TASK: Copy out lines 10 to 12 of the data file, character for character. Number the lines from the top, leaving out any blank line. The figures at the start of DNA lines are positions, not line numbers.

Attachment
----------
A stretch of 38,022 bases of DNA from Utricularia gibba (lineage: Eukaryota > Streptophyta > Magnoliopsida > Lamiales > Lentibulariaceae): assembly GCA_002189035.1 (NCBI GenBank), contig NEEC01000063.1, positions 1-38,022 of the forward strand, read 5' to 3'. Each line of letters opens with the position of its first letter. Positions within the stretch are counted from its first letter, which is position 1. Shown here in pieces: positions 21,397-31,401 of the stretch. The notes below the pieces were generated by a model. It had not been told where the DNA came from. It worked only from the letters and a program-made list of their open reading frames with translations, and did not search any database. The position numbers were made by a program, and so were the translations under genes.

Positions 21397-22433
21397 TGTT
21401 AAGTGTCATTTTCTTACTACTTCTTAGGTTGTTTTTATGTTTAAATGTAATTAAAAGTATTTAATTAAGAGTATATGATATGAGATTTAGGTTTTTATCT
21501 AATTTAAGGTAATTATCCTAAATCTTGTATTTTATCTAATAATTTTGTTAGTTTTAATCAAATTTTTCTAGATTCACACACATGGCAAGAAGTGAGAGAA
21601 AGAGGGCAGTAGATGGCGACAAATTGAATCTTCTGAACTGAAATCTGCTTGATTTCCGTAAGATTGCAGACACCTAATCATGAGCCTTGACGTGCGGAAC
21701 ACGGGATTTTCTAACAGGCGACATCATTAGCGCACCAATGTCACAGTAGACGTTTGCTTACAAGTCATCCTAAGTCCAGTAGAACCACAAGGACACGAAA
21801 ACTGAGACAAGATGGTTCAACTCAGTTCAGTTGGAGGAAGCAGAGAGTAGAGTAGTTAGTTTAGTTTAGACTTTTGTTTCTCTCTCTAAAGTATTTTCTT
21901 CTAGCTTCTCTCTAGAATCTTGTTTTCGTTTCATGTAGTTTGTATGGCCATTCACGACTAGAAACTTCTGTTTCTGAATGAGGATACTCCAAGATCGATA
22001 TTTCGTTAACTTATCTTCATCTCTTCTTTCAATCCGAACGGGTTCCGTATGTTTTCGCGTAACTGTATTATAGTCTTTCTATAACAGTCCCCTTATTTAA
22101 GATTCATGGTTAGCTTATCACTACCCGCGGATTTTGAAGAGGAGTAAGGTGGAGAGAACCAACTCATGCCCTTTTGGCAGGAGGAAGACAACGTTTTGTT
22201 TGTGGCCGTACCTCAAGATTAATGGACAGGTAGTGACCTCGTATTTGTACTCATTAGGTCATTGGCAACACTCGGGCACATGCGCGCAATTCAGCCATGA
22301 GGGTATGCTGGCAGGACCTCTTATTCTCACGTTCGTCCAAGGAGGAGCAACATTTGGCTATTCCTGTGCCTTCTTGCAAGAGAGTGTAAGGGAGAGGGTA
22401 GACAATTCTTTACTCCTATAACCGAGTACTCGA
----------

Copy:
22001 TTTCGTTAACTTATCTTCATCTCTTCTTTCAATCCGAACGGGTTCCGTATGTTTTCGCGTAACTGTATTATAGTCTTTCTATAACAGTCCCCTTATTTAA
22101 GATTCATGGTTAGCTTATCACTACCCGCGGATTTTGAAGAGGAGTAAGGTGGAGAGAACCAACTCATGCCCTTTTGGCAGGAGGAAGACAACGTTTTGTT
22201 TGTGGCCGTACCTCAAGATTAATGGACAGGTAGTGACCTCGTATTTGTACTCATTAGGTCATTGGCAACACTCGGGCACATGCGCGCAATTCAGCCATGA